Wind Energy: Silver Bullet or Conflict Resource?

Authors: Janpeter Schilling*, University of Koblenz-Landau
Topics: Energy, Environment, Development
Keywords: wind, energy, conflict, protest, NIMBY, Kenya, Germany
Session Type: Paper
Day: 4/11/2018
Start / End Time: 3:20 PM / 5:00 PM
Room: Galerie 5, Marriott, 2nd Floor
Presentation File: No File Uploaded


Wind energy is a key technology in efforts to decarbonize the global energy system. Sometimes wind energy is even seen as a silver bullet that solves all problems without creating new ones. The presentation challenges this belief. Based on case studies from Kenya and Germany, the presentation explores the conflict potential of wind parks. A particular focus is placed on local communities and the question why they do or do not oppose wind parks.
In northern Kenya, the largest wind park on the African continent has recently been completed. 365 wind turbines, each with a capacity of 850 kW, have been erected to produce green energy for the country. During the construction of the park, the village of Sarima was relocated. The population of Sarima has benefited from the project in terms of water provision but grievances have grown during the compensation for lost land.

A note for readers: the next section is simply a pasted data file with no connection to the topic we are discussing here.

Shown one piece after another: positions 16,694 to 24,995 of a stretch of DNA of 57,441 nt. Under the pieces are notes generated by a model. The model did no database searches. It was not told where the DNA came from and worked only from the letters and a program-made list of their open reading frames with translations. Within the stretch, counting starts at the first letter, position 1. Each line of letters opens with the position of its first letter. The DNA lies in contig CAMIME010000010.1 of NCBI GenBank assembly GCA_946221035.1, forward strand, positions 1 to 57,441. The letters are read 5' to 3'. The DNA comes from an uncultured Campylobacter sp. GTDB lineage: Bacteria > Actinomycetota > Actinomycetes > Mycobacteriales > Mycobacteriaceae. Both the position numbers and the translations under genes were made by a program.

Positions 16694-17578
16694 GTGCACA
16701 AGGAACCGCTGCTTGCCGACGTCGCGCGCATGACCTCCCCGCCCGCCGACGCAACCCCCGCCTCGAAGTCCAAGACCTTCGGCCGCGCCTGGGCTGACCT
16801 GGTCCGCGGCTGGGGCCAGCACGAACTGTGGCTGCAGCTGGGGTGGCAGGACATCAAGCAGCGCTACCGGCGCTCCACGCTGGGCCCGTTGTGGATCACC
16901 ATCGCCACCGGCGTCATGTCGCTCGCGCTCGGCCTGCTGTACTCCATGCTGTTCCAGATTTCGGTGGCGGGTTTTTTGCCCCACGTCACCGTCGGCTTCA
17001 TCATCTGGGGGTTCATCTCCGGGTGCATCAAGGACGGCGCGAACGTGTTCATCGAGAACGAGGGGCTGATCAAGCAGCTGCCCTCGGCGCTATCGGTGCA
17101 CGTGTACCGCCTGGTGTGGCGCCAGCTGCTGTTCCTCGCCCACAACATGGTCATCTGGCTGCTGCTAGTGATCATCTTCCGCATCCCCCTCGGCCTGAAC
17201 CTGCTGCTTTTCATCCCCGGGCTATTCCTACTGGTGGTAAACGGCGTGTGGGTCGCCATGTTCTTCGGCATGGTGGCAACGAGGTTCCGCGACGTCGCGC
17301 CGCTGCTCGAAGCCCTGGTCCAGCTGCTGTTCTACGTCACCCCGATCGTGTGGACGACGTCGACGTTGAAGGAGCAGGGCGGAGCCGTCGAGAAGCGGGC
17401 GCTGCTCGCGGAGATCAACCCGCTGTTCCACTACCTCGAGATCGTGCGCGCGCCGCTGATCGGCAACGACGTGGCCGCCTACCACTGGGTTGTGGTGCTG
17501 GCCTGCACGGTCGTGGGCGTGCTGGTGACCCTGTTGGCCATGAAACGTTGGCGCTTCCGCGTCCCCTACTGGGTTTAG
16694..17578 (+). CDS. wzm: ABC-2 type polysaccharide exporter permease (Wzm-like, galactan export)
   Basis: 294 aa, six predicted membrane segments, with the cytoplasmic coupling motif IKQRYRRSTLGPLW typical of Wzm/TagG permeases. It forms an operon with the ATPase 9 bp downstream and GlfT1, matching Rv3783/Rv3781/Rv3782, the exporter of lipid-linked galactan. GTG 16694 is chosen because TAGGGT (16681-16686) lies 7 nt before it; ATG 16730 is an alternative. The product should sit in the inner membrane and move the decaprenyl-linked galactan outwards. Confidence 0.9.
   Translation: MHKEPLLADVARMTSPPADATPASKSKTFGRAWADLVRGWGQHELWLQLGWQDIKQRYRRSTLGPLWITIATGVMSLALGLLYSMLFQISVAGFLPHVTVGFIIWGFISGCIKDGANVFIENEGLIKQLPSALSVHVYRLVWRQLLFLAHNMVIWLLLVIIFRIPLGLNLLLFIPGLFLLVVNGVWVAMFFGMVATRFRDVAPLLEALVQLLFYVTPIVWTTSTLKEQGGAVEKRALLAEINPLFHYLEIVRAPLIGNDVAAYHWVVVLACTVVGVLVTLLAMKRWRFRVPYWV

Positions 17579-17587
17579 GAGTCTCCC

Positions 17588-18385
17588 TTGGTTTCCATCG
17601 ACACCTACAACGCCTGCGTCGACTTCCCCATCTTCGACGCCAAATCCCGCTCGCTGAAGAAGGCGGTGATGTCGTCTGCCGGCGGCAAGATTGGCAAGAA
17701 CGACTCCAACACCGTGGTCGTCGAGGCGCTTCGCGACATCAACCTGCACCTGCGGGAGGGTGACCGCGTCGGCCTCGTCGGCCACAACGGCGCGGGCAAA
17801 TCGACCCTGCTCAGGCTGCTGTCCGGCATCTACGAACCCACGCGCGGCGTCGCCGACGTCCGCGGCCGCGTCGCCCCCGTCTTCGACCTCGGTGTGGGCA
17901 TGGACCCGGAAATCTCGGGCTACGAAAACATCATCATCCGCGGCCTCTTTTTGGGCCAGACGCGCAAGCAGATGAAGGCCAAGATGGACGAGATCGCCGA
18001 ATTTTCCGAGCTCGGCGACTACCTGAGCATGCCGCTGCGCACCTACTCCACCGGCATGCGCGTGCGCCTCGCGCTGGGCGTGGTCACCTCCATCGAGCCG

In Germany, compensation for land used by wind farms is less of an issue. Here local communities rather oppose new wind farms because of potential visual impacts on the surrounding landscape and population, decreasing property prices, and effects on birds.
The presented research is based on qualitative field research conducted in Kenya and Germany in 2017 and 2018. A comparative framework is applied to explore the motives of local communities.
Preliminary results show that while the contexts in Kenya and Germany are very different, some similarities can be identified. In both cases communication between the project implementer and the local population plays a key role.

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